Apple has reportedly begun testing of its new Mac lineup, which will include a portfolio of four Apple M2 processor variants spread across nine different Mac devices. The update comes courtesy a report by Bloomberg, which cites developer logs to state that Apple has begun testing of its new generation processors with third party apps that would run on its laptop software platform, macOS.
Apple’s first generation custom processors, called M1, come in four different variants — the standard M1, M1 Pro, M1 Max and M1 Ultra. The latter is the most powerful of the lot, and has been the latest custom Apple chip to be unveiled alongside a new Mac Studio desktop PC earlier this year, in March.
The very first M1 chip, however, was launched in November 2020, and is therefore going to be over 18 months old going forward.
According to Bloomberg, Apple is already in process of testing all four variants of its second generation M series custom chips. The devices they are being tested in include MacBook Air, which features an eight-core CPU and 10-core GPU with the base variant M2 SoC. The latter will be an upgrade over the eight-core GPU that the M1 offered, as well as an upgrade in performance.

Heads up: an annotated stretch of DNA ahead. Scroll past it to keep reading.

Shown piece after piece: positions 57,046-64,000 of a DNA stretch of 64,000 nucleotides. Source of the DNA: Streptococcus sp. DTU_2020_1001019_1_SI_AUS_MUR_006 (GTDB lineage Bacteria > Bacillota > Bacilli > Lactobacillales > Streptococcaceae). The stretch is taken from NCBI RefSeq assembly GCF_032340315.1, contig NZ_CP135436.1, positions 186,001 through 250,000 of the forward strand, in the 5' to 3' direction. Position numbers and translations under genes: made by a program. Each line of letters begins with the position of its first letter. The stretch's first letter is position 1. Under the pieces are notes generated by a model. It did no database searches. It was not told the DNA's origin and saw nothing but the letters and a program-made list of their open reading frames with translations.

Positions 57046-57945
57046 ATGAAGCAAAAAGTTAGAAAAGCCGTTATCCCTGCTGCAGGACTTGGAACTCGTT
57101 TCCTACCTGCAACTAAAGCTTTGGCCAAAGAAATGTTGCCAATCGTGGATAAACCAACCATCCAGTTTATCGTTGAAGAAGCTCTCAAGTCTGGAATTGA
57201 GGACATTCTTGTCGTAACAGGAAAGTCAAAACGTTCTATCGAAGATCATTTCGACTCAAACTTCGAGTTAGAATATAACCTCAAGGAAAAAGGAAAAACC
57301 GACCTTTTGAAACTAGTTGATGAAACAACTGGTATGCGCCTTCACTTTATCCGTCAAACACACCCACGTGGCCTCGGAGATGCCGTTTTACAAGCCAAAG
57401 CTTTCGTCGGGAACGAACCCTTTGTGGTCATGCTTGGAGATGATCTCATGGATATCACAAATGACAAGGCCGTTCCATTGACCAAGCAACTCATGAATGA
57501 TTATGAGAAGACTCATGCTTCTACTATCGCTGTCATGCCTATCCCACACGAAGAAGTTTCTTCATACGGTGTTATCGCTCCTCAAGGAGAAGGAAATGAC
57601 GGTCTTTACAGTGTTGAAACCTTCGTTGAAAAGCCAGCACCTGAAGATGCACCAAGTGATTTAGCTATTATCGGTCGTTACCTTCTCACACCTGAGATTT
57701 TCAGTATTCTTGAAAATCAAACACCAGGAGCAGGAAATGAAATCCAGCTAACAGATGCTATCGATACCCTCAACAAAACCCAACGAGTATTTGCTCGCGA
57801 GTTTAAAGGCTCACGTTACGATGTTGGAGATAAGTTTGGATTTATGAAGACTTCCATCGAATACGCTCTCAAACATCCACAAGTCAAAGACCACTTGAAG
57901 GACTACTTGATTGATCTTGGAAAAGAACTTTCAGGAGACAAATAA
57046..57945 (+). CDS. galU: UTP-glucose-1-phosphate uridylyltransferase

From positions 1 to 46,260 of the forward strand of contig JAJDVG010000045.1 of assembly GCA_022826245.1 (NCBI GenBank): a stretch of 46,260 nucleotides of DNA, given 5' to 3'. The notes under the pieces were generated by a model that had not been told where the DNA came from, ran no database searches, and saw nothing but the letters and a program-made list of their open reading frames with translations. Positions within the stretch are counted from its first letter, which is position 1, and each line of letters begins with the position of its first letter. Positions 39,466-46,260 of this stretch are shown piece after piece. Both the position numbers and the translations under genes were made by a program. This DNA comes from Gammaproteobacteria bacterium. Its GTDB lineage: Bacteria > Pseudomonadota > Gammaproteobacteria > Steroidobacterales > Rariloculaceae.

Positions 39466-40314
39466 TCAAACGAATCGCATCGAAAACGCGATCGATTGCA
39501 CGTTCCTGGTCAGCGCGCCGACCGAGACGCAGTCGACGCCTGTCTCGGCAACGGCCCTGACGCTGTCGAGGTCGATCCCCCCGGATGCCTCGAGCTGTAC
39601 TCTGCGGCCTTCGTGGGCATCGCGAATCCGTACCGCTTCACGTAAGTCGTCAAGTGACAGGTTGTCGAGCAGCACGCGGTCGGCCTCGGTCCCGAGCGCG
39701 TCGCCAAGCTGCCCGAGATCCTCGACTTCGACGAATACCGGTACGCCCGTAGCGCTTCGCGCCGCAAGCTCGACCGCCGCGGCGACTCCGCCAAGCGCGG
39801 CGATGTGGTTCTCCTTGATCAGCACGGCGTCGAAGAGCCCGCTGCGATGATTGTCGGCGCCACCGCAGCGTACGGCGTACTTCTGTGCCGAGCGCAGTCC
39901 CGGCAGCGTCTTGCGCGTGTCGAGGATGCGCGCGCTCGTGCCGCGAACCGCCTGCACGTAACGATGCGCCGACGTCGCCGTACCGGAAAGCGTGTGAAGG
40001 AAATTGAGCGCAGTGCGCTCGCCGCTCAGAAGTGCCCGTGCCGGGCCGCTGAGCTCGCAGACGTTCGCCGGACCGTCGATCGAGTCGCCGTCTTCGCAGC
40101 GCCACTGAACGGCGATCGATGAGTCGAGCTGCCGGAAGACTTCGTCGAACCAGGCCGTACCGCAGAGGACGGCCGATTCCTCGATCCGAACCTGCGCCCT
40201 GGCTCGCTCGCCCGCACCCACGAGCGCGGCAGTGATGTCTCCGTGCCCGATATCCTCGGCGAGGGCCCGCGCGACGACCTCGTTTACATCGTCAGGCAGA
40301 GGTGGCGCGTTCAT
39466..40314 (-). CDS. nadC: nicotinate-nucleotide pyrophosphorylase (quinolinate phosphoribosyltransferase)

The second device is a Mac Mini, which will be offered in two variants — a standard M2 and an M2 Pro as well. There will also be a basic MacBook Pro model with an M2 chip, followed by two SKUs each of the 14-inch and 16-inch MacBook Pro models. The latter will offer both M2 Pro and M2 Max variants, with the latter SoC offering an upgraded 10-core CPU, 32-core GPU and 64GB RAM as well.
Finally, there is also a Mac Pro with an M2 Ultra chip inside. However, this will understandably be earmarked for a later launch date. The earliest devices to launch will reportedly be the MacBook Air, the Mac Mini range and the base MacBook Pro. The Air will also get an even thinner frame, and MagSafe charging will make a comeback — something that fans of Apple’s most popular MacBook range would certainly appreciate.
The rest of the range, meanwhile, would likely be updated at a later date, and possibly even next year.